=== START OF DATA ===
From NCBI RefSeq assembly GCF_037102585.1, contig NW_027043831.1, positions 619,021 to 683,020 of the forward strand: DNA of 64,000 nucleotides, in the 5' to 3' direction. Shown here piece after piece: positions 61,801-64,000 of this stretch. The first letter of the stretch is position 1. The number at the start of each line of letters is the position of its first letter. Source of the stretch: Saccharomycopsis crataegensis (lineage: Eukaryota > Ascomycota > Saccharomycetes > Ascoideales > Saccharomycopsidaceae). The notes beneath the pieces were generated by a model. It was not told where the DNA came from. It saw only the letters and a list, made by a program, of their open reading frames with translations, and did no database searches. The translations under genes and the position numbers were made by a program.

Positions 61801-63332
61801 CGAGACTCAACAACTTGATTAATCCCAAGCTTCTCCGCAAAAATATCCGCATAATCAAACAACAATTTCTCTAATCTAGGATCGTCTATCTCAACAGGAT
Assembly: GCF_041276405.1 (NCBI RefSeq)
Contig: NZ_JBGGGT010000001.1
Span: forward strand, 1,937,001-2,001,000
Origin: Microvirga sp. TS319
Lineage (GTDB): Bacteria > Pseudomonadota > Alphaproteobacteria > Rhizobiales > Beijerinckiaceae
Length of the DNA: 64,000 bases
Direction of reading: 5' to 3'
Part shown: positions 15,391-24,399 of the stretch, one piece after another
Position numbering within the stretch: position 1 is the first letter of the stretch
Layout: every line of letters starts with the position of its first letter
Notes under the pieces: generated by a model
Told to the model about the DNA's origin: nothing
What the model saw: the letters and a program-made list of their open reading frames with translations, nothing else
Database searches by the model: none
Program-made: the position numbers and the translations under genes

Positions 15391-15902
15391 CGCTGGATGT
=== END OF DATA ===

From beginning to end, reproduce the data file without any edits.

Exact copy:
From NCBI RefSeq assembly GCF_037102585.1, contig NW_027043831.1, positions 619,021 to 683,020 of the forward strand: DNA of 64,000 nucleotides, in the 5' to 3' direction. Shown here piece after piece: positions 61,801-64,000 of this stretch. The first letter of the stretch is position 1. The number at the start of each line of letters is the position of its first letter. Source of the stretch: Saccharomycopsis crataegensis (lineage: Eukaryota > Ascomycota > Saccharomycetes > Ascoideales > Saccharomycopsidaceae). The notes beneath the pieces were generated by a model. It was not told where the DNA came from. It saw only the letters and a list, made by a program, of their open reading frames with translations, and did no database searches. The translations under genes and the position numbers were made by a program.

Positions 61801-63332
61801 CGAGACTCAACAACTTGATTAATCCCAAGCTTCTCCGCAAAAATATCCGCATAATCAAACAACAATTTCTCTAATCTAGGATCGTCTATCTCAACAGGAT
Assembly: GCF_041276405.1 (NCBI RefSeq)
Contig: NZ_JBGGGT010000001.1
Span: forward strand, 1,937,001-2,001,000
Origin: Microvirga sp. TS319
Lineage (GTDB): Bacteria > Pseudomonadota > Alphaproteobacteria > Rhizobiales > Beijerinckiaceae
Length of the DNA: 64,000 bases
Direction of reading: 5' to 3'
Part shown: positions 15,391-24,399 of the stretch, one piece after another
Position numbering within the stretch: position 1 is the first letter of the stretch
Layout: every line of letters starts with the position of its first letter
Notes under the pieces: generated by a model
Told to the model about the DNA's origin: nothing
What the model saw: the letters and a program-made list of their open reading frames with translations, nothing else
Database searches by the model: none
Program-made: the position numbers and the translations under genes

Positions 15391-15902
15391 CGCTGGATGT